Domaine Ollier Taillefer - an update
I always enjoy tasting with Françoise; she always provides an enthusiastic welcome and I always learn something from her. And it was high time for an update on the latest wines. This is now a three-generation estate. Françoise’s father Alain, now 80, is still very much involved and her two nephews, Florent and Guilhem have now joined the family business. Florent has studied winemaking, and has been allowed to make his own wine and his brother is working on sales.
2022 rosé – 9.50€
A blend of Syrah, Grenache and Cinsault, and some young Mourvèdre vines, that is to say younger than 20 years old. Mourvèdre takes a bit of time to settle down. A little colour. Nicely rounded nose. Light and fresh with some body and nicely balanced weight. 2022 was a hot vintage, but they managed to retain the freshness. 13.5€
2022 Tournée Générale – 12.00€
2022 was Florent’s first vintage and this is his first solo wine. A blend of Cinsault, Grenache
Carignan and Syrah, with no added sulphur. The grapes are destemmed and they add cultured yeast. I did not know that you could buy organic yeast.
Deep colour. Lovely ripe nose, with fresh red fruit, cherries. A youthful streak of tannin. And a lovely freshness. Well done Florent! You’ve made a great start.
We talked about the age of their vines, an average of forty years, with about a third planted either by her father or her brother, Luc. They have Grenache and Syrah that are 50 years old and half a hectare of vines near their capitelle that are 100 years and more. And while most of their Carignan is anything between 60 and 100 years old, they also have younger 20-year-old Carignan vines.
2019 les Collines - 10.00€
One third each of Grenache, Carignan and Syrah. Lovely rounded fruit on the nose and palate. I always describe this wine as sunshine in a glass, and this was no exception. Nicely balanced, with well integrated tannins. Françoise called this la patte de la maison – which might translate as the footprint of the estate. She observed that they take care to pick at the right moment.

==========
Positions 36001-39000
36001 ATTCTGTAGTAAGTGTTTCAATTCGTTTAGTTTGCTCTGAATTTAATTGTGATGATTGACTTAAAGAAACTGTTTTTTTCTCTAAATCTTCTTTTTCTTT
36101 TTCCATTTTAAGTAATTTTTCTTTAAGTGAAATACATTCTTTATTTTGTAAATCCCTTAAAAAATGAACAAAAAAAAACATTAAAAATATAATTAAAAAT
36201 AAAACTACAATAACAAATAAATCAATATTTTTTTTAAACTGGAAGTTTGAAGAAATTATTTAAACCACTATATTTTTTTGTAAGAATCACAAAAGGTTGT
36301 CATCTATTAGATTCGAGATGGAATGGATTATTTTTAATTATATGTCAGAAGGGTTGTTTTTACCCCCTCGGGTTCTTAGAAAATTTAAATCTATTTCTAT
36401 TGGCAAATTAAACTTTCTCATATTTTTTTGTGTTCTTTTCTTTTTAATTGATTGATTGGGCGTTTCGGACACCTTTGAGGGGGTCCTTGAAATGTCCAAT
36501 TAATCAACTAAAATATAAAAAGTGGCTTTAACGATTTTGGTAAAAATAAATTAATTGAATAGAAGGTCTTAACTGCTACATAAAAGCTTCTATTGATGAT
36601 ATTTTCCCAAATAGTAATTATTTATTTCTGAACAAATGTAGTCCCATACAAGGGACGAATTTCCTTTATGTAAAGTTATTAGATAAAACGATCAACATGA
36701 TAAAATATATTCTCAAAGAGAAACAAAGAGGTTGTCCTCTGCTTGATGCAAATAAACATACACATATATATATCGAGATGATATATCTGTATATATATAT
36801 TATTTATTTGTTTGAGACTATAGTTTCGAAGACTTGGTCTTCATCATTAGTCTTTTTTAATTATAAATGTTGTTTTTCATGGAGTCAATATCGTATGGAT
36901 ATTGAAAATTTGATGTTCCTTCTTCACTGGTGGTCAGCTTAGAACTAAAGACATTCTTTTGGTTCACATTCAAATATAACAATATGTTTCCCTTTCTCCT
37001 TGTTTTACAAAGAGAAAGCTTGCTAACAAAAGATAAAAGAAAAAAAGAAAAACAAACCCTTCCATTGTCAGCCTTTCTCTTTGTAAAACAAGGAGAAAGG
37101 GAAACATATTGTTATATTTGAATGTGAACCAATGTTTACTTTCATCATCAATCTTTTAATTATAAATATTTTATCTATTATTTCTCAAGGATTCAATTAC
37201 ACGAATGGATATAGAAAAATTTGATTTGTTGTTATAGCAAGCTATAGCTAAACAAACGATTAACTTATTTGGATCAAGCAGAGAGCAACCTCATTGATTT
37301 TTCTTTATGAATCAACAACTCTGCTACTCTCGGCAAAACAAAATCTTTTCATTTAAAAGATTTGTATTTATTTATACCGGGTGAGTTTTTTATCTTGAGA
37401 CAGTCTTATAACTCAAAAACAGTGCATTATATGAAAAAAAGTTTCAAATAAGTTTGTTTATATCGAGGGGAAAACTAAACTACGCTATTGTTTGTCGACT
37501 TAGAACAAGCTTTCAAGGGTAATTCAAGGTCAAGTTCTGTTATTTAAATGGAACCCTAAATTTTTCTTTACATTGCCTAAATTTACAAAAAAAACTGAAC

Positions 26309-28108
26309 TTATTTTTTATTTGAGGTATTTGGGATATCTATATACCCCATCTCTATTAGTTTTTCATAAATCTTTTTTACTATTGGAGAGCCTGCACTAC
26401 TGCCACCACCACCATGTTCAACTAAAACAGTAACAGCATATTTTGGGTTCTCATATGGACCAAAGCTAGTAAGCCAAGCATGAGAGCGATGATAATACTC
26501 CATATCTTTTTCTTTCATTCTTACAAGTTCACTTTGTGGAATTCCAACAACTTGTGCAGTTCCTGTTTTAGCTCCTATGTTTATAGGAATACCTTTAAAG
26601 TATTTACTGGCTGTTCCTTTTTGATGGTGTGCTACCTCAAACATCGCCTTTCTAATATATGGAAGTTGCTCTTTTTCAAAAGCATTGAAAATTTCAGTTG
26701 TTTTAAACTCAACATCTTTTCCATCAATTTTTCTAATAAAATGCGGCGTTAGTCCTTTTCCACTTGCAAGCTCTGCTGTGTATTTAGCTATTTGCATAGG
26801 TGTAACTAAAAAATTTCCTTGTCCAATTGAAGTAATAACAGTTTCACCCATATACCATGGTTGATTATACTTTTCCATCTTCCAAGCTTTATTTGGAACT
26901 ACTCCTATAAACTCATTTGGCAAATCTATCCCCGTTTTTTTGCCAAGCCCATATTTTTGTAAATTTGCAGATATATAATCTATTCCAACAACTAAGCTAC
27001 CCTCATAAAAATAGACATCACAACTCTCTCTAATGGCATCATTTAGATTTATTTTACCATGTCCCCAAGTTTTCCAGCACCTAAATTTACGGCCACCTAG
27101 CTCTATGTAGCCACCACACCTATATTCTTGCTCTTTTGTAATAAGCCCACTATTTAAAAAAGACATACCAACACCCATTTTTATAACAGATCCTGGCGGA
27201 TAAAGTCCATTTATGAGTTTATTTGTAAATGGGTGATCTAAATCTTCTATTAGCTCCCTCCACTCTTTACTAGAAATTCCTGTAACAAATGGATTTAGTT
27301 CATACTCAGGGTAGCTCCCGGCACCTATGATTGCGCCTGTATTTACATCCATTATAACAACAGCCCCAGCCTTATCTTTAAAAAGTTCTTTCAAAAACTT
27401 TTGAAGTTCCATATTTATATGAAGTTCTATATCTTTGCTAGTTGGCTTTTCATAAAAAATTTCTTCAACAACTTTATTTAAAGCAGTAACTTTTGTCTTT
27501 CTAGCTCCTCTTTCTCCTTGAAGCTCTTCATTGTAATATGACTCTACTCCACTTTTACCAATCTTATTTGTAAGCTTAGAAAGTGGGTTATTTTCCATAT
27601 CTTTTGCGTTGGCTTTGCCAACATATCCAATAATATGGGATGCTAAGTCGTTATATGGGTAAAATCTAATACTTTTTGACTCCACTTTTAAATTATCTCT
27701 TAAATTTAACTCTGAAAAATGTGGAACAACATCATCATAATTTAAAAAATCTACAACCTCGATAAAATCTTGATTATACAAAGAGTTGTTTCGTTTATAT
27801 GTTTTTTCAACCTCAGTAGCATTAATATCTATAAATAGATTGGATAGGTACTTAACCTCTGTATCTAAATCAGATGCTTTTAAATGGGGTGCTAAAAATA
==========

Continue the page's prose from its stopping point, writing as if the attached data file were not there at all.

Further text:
2019 La Grande Réserve – 14.00€
From the oldest vines 50 – 100 years old. Grenache, Syrah, Carignan and just a little Mourvèdre. Good depth of colour. Hints of the garrigues, the classic Mediterranean vegetation on the nose and one the palate, some black olives and tapenade. Firm fruit and balancing tannins on the palate. Some stony fruit with the spice of the garrigues. Good length and a fresh finish. Lots of nuances. A wine to savour
2017 La Grande Reserve – 15.00€
For comparison. Deep colour. More black olives and tapenade on the nose and palate. Rounded rip fruit and lovely concentration combined with elegant weight and a long finish. Difficult to say which I preferred. I liked them both in different ways.
2018 Castel Fossibus – 20€
A blend of 50% Syrah, 30% Grenache, 20% Mourvèdre and just a little, 5% Carignan. I know that adds up to 105%, but just take a percent or two off the Grenache and Syrah……And in 2022 they included 10% Carignan to add extra freshness. Aged in barrels, with 10% in new 225 litre barrels. They find the larger barrels too difficult to manoeuvre.
Deep colour. Good fruit with well integrated oak and a firm a finish. The tannins are quite obvious on the finish. I have always preferred the Grande Reserve and this time was no exception.
2018 was a year of mildew with spring rain, and not such a hot summer. They lost crop because of the mildew, but the wine also had concentration from the small crop. 2016, the next wine, in comparison, was sunnier, with a hot August, while 2018 was fresher and cooler.
2016 Castel Fossibus – 22€
A little colour development and a more evolved nose and palate. The nose is evolving very nicely, with some lightly oaky, cedary notes, while the palate is more youthful, structured with a firm tannic finish.
2017 Le Rêve de Noé – 30.50€
2017 was a cooler year and there was some rain during the harvest. However, everything ripened well, even if it was all made a bit complicated by the rain. They only make this wine when the Mourvèdre is good enough as it is a blend of 50% Syrah and 50% Mourvèdre. There wasn’t enough Mourvèdre in 2018 and 2019 is only just in bottle. The Mourvèdre is aged in new wood, and the Syrah in barrels of one fill. And the aim is a wine for long ageing. Françoise explained that they had considered an almost pure Mourvèdre, but a single varietal is not in their DNA. Faugères is about blends.
Medium colour. Oak on the nose but it is well integrated, after two years in vat as well as the year in barrel. Dark fruit on the palate with quite firm tannins, and a rich structured palate with good depth and length. Youthful, with lots of nuances and beginning to evolve nicely.
2021 Allegro – 14.00€
A blend of Roussanne and Vermentino, with 10% of Carignan Blanc. Françoise explained that they had grafted their first Vermentino some 30 years ago, on to Carignan Blanc. Her brother, Luc, had got some cuttings from M. Guy of Château Coujan in St Chinian, who was an inspirational wine grower in his time. I have never forgotten my first encounter with him back in 1987. Happily, as Françoise explained, they had also kept some Carignan Blanc, which they now realise works very well in the region and is enjoying something of a comebackl.
A little colour, with a rich herbal nose and on the palate nicely mouth filling with herbal notes and a fresh finish. Good length. One of my favourite white wines of Faugères.
And then we finished with a sniff of Fine de Faugères, distilled by the Atelier du Bouillon in the nearby village of Autignac. It had spent 12 years I barrel – a serious alternative to Cognac, and it was of course Fine de Faugères that gave the appellation its name.